ALS, otherwise known as Lou Gehrig’s disease, is a progressive nervous system disease that weakens nerve cells in the brain and spinal cord. Those affected often suffer from twitches, weakness of the hands, difficulty walking, slurred speech, and more. ALS is a disease that can absolutely prevent a person from returning to work, which is why if you have ALS, you are most likely now looking into receiving long term disability benefits. Here are some of the questions you may have regarding the legal process going forward:
What is the function of long term disability insurance?
Long term disability insurance is designed to financially assist all those who find themselves unable to return to work. When you are granted disability benefits, you may request either one lump-sum payment, or monthly insurance payments. It is always best to speak with an attorney regarding which plan is best for you.
How do I know if ALS will allow me to qualify for long term disability?
You will first learn more about your plan with either your employer or insurer. From there, you will file an insurance claim within 180 days. However, you must demonstrate that you truly need these benefits in your claim. There are several qualifications you must meet before being granted disability, which is why you must hire an experienced attorney who knows how to effectively gather and present evidence as convincingly as possible. Some of the evidence you may use to prove your disability are x-rays, doctor’s notes and records pertaining to how your condition affects your daily life and how it is preventing you from returning to work, MRI’s and more.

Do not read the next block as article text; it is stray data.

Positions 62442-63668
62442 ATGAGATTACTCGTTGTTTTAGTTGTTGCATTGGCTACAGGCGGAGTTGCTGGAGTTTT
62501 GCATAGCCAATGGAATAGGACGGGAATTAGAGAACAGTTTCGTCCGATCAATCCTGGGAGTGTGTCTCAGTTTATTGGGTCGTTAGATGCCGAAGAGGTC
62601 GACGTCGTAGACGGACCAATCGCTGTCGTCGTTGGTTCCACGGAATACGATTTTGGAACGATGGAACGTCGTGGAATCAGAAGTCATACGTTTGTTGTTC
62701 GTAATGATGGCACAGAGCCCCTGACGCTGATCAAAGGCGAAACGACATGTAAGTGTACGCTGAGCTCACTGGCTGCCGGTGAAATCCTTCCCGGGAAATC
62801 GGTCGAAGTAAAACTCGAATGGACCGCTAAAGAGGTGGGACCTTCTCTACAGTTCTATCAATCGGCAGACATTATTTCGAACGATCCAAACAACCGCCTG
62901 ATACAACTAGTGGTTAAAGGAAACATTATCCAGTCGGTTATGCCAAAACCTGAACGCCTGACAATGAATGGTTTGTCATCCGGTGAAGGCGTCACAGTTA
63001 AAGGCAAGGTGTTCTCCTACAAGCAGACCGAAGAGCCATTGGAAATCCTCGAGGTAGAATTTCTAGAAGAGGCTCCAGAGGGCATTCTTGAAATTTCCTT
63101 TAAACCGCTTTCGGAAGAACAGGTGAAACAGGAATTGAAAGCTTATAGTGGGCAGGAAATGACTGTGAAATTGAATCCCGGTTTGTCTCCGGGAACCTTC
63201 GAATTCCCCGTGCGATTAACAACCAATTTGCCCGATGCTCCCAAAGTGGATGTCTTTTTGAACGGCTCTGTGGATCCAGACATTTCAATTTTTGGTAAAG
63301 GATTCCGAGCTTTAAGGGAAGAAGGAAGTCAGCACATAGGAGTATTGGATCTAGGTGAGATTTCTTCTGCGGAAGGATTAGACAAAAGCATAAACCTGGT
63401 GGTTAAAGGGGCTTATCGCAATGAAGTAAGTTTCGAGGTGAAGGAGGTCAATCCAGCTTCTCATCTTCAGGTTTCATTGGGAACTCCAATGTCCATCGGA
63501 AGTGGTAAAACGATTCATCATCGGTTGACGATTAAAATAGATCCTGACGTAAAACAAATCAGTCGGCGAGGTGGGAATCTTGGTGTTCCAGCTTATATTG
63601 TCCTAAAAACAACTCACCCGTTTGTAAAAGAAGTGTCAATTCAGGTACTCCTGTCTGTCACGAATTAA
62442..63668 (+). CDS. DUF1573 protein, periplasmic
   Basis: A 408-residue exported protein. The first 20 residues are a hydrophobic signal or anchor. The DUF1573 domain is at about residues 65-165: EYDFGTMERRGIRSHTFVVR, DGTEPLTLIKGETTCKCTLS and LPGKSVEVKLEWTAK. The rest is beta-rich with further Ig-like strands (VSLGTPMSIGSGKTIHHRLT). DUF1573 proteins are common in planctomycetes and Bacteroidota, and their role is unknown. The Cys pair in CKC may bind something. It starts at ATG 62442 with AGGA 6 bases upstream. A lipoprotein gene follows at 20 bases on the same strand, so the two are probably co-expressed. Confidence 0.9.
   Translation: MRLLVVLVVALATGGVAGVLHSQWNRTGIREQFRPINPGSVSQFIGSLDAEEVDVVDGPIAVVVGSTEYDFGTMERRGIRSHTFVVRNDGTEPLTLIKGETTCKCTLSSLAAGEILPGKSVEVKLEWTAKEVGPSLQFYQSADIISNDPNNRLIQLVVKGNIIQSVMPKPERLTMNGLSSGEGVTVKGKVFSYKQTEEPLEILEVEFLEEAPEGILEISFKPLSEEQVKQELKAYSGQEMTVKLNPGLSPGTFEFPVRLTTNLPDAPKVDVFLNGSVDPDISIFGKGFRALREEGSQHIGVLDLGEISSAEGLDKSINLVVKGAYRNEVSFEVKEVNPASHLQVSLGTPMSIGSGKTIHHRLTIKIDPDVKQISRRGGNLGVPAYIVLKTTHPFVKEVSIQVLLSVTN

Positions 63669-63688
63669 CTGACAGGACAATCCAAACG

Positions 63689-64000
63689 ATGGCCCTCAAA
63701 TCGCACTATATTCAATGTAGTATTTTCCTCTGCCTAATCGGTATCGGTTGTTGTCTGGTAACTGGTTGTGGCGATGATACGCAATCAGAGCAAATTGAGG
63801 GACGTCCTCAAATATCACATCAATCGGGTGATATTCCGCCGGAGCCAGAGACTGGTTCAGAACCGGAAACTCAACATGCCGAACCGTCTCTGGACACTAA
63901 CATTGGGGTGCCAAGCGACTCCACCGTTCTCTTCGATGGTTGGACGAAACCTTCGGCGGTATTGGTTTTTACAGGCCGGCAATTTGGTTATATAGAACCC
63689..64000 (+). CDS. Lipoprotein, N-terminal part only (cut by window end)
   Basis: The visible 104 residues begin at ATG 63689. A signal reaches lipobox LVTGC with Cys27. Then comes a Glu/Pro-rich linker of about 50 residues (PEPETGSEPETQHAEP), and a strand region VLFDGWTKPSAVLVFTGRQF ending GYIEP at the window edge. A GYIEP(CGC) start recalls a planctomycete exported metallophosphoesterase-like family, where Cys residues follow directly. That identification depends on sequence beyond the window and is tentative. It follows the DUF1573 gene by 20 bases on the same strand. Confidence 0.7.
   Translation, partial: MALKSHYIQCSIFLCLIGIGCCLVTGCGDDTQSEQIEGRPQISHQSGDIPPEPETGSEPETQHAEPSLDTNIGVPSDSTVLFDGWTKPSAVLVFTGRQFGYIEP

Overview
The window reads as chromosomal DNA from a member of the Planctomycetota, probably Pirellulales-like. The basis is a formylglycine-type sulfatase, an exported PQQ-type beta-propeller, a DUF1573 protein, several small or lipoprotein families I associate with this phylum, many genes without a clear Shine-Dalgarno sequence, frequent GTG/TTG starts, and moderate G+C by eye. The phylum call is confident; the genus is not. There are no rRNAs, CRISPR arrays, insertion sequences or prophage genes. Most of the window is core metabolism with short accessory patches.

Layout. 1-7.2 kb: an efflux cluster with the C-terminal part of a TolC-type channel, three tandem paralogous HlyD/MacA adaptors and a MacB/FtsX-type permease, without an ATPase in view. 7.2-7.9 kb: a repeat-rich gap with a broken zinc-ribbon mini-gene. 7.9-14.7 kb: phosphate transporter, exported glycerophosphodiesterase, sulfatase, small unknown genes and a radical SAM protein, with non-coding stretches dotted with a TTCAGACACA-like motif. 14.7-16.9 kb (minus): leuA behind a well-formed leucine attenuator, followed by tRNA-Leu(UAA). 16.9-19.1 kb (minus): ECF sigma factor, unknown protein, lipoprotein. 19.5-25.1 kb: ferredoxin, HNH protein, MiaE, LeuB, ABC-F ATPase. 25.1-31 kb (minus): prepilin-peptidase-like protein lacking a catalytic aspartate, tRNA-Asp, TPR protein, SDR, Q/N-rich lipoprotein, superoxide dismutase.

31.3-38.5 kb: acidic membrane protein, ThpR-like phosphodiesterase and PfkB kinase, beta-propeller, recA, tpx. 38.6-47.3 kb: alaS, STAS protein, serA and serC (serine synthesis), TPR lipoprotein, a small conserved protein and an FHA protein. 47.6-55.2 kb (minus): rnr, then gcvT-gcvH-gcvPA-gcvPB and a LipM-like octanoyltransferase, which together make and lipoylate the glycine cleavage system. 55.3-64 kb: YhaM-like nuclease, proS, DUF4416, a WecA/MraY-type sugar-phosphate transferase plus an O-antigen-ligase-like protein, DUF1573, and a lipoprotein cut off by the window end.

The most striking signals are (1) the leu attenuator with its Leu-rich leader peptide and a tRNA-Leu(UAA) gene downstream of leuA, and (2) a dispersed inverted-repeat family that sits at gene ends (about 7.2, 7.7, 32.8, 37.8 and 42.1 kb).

What should I do if my claim has been denied?
If your claim has been denied, our firm will help you file an appeal within 180 days of the denial. If your appeal is also denied, you absolutely need an aggressive, knowledgeable attorney on your side. It’s not easy to attain disability insurance once your appeal has been denied, but experienced attorneys may still be able to achieve the outcome you desire.
What other medical conditions will qualify for long term disability benefits?
Some medical conditions that may also warrant long term disability benefits include the following:
- Multiple sclerosis
- Digestive tract problems
- Kidney disease
- Rheumatoid arthritis
- Neurological disorders
- Vision loss or blindness
- Cardiovascular conditions
- Respiratory illnesses, such as COPD or asthma
- Serious back injuries
Contact our experienced firm
If you or someone you know is looking to receive long term disability benefits and needs the help of an experienced attorney, contact Walker & Hern today.
Our firm has significant experience helping people just like you retain or defend their Long Term Disability Benefits. Contact Walker & Hern for a free consultation.